ALLERGY, RESPIRATORY
Using Music and Sports to Improve Kids' Asthma
Air Pollution May Raise Blood Pressure
Traffic, Dust Linked to Asthma in Kids
ALTERNATIVE MEDICINE
Memory Loss Help from Brain Supplement Prevagen
Acupuncture, Real or Fake, Eases Back Pain
Yoga May Bring Calm to Breast Cancer Treatment
ANIMAL CARE
'Comfort Dogs' Come to Emotional Rescue
Separation Anxiety, Canine-Style
Rest Easy. When It Comes to Swine Flu, Your Pet Is Safe
BONES & JOINTS
Health Tip: Back Pain in Children
Extra Pounds in Mid-Life Affect Later Mobility
Heart Failure Raises Risk of Fractures
CANCER
Tanning Beds Shown To Raise Cancer Risk, Study Says
Asthmatics Who Quit Smoking May Reverse Lung Damage
Researchers ID Genetic Markers for Esophageal Cancer
CAREGIVING
Hospital Practices Influence Which Moms Will Breast-Feed
Babies Born in High Pollen Months at Wheezing Risk
Baby's Sleep Position May Not Affect Severity of Head Flattening
CIRCULATORY SYSTEM
Health Tip: Are You Anemic?
Night Shift Work Hard on the Heart
Mercury in Fish Linked to High Blood Pressure
COSMETIC
What to Do If You Have Unsightly Veins
Mouse Study Finds Molecule That Tells Hair to Grow
New Genetic Links to Baldness Discovered
DENTAL, ORAL
Gummy Bears Join Cavity Fight
Laser Technology Spots Cavities Before They Start
Obesity Boosts Gum Disease Risk
DIABETES
Laughter May Lower Heart Attack Risk in Diabetics
24 Million Americans Had Diabetes in 2007
Brown Rice Bests White for Diabetes Prevention
DIET, NUTRITION
Low-Fat Diet Does Little to Alter Cholesterol Levels
Functional Foods Uncovered
Red Meat No No No But Oily Fish Yes Yes Yes
DISABILITIES
Review Finds Marijuana May Help MS Patients
Could Your Cell Phone Help Shield You From Alzheimer's?
ENVIRONMENTAL HEALTH
Hairspray Exposure Ups Risk for Birth Defect in Sons
Exhaust From Railroad Diesel Linked to Lung Ailments
Accumulated Lead May Affect Older Women's Brains
EYE CARE, VISION
Too Much Sun, Too Few Antioxidants Spell Eye Trouble
Guard Kids' Eyes Against Long-Term Sun Damage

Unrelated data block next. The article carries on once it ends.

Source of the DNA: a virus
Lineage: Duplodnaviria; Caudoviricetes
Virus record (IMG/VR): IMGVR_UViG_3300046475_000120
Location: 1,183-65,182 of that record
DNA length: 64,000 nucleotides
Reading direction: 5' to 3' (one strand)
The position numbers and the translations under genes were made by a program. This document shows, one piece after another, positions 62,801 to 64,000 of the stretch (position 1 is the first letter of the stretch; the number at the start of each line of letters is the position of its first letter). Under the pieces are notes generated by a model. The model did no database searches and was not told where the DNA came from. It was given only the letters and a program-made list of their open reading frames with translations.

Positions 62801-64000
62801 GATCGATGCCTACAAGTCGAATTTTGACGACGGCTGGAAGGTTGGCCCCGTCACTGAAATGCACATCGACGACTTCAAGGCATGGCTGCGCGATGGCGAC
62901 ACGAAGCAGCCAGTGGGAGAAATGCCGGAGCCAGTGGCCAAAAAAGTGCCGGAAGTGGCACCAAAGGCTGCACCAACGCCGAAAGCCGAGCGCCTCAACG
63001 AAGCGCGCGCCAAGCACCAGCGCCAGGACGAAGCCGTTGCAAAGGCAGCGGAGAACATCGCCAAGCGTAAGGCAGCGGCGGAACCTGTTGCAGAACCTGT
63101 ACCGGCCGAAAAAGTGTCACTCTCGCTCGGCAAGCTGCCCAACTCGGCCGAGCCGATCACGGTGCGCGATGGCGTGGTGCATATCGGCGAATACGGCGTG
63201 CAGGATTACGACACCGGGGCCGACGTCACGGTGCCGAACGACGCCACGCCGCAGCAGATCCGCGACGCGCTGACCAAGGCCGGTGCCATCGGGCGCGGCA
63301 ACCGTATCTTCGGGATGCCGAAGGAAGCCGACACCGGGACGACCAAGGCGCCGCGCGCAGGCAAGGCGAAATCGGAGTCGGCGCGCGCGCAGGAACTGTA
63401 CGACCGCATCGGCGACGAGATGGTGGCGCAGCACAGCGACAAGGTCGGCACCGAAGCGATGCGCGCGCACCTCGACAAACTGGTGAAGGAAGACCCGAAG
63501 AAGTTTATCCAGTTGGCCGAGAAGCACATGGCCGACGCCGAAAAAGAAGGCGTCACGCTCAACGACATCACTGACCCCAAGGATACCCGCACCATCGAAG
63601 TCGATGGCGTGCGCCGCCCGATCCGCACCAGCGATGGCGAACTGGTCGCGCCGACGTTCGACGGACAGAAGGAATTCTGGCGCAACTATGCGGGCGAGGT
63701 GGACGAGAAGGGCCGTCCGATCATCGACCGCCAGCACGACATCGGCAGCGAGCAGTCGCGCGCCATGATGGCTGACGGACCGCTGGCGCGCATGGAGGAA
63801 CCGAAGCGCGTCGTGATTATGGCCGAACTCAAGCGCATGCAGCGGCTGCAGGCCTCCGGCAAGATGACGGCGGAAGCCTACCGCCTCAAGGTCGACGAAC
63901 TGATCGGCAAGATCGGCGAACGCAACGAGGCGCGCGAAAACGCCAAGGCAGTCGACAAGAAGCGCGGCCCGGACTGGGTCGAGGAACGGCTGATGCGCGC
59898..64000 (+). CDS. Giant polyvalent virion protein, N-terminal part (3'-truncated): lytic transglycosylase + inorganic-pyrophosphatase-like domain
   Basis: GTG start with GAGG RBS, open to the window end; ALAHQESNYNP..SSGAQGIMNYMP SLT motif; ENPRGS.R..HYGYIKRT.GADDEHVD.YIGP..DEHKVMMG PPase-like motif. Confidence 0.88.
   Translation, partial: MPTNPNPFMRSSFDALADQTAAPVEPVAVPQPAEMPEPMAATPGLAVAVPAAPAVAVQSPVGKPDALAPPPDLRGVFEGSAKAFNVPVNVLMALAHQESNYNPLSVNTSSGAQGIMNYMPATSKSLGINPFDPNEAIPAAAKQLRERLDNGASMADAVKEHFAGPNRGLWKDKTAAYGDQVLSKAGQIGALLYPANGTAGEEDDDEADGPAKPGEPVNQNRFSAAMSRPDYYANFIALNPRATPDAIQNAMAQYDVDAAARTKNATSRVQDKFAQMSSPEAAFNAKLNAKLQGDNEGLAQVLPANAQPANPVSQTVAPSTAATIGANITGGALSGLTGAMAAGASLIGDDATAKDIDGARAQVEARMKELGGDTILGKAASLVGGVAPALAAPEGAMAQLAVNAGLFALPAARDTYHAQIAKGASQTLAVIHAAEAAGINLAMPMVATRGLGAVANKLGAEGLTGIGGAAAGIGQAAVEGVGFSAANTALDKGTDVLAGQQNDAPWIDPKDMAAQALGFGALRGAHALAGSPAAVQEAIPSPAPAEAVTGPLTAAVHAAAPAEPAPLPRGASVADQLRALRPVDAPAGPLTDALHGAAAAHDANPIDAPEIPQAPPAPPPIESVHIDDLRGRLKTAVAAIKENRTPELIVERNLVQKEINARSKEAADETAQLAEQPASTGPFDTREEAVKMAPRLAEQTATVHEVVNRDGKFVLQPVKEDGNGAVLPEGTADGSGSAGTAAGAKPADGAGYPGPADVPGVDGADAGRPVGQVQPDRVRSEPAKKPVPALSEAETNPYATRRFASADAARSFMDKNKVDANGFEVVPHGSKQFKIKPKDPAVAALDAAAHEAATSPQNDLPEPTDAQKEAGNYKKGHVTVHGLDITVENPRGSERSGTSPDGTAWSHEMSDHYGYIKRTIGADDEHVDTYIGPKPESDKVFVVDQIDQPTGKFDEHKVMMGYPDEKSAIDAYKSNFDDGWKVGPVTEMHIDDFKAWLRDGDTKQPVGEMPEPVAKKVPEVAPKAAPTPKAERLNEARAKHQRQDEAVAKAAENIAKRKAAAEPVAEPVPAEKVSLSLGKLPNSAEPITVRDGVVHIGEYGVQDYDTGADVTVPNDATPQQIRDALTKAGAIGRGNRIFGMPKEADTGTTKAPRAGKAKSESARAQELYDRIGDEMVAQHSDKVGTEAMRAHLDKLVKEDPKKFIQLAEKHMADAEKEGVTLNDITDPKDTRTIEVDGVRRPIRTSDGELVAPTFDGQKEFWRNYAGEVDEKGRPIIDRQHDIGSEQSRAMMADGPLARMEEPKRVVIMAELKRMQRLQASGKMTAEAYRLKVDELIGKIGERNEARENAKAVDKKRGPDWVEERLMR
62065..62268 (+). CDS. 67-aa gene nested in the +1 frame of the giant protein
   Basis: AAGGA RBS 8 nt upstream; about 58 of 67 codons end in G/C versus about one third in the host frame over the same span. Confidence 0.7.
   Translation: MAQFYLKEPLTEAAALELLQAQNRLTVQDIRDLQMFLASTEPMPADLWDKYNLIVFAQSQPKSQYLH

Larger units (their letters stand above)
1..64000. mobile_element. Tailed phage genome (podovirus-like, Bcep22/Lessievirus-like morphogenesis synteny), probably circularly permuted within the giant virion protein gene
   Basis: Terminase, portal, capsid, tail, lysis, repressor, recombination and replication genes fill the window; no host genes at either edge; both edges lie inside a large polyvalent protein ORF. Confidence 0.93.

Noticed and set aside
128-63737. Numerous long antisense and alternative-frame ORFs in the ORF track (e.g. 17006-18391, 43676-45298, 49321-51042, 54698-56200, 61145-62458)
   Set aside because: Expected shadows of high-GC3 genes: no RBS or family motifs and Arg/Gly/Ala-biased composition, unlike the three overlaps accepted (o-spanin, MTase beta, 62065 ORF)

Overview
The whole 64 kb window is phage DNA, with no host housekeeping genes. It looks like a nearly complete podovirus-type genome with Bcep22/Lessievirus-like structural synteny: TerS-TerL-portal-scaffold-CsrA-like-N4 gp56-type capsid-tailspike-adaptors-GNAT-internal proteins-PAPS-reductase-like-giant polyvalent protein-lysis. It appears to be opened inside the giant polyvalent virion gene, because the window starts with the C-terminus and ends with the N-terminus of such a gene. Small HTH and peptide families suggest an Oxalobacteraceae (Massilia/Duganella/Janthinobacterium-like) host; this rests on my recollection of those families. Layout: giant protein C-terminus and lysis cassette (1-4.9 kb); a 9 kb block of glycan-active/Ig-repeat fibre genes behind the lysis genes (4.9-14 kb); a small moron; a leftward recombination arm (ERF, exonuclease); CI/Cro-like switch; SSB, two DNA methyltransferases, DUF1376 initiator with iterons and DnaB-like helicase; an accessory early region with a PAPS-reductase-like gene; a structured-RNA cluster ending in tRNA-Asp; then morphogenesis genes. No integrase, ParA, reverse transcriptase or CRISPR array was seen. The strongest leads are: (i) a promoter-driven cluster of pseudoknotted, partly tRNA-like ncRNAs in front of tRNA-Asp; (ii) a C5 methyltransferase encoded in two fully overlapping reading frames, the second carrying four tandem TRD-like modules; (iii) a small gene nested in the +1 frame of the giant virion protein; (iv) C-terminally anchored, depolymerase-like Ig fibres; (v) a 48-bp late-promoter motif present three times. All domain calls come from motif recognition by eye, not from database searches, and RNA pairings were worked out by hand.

Don't Lose Sight of Halloween Safety
FITNESS
Will the Wii Keep You Fit?
Exercise Key Player in Knee Replacement Recovery
Weak Muscles May Cause 'Runner's Knee'
GASTROINTESTINAL PROBLEMS
Soothing Imagery May Help Rid Some Kids of Stomach Pain
HRT Use Raises Risk of Stomach Trouble
New Guidelines Issued for Management of IBS
GENERAL HEALTH
Health Gains From Lowered Smoking Rates in Jeopardy
Laughter Can Boost Heart Health
New Options Offered for Sleep Apnea
HEAD & NECK
Zen May Thicken Brain, Thwart Pain
Ski Helmets Encouraged for All
Many Children Will Outgrow Headaches
HEALTH & TECHNOLOGY
Subway Defibrillators Save Lives
Save Your Aging Brain, Try Surfing The Web
'Comfort Dogs' Come to Emotional Rescue
HEARING
Noise Hurts Men's Hearing More, Study Shows
Summer Sounds Can Lead to Hearing Loss
HEART & CARDIOVASCULAR
How Weight Loss Can Help the Heart
Vitamin B3 May Help Repair Brain After a Stroke
Laughter Can Boost Heart Health
INFECTIOUS DISEASE
Swine Flu Is Now a Pandemic Says W.H.O.
Surgical Masks Could Prevent Flu, Maybe
Poor Restroom Cleaning Causes Cruise-Ship Sickness
INFERTILITY
Obesity May Affect Fertility in Young Womene
KID'S HEALTH
Exercise in Adolescence May Cut Risk of Deadly Brain Tumor
Exercise Helps Reduce Falls in Young and Old
Obese Children More Likely to Suffer Lower Body Injuries
MEN'S HEALTH
Physical Activity May Prolong Survival After Colon Cancer
Vigorous Exercise Cuts Stroke Risk for Men, Not Women
Could Chinese Herb Be a Natural Viagra?
MENTAL HEALTH
Vitamin C Protects Some Elderly Men From Bone Loss
Worries About Weight Are Tied to Teen Suicide Tries
Chocolate a Sweet Pick-Me-Up for the Depressed
PAIN
Acupuncture, Real or Fake, Eases Back Pain
'Cell Phone Elbow' -- A New Ill for the Wired Age
Are We Exercising Pain Away? Not So Much.
PHYSICAL THERAPY
PREGNANCY
Heart Defects in Newborns Linked to Antidepressants
For Baby and Mom Alike, Breast-Feeding May Be Best
Woman in America Are Delaying Motherhood, Study Says
SENIORS
Tai Chi May Help Ward Off Knee Pain in Seniors
Any Old Cane Won't Do
Protein Deposits May Show Up Before Memory Problems Occur, Study Says
SEXUAL HEALTH
SLEEP DISORDERS
Daylight Savings: Not a Bright Time for All
Sleeping Could Help Women Lose The Baby Fat
6 to 8 Hours of Shut-Eye Is Optimal for Health
WOMEN'S HEALTH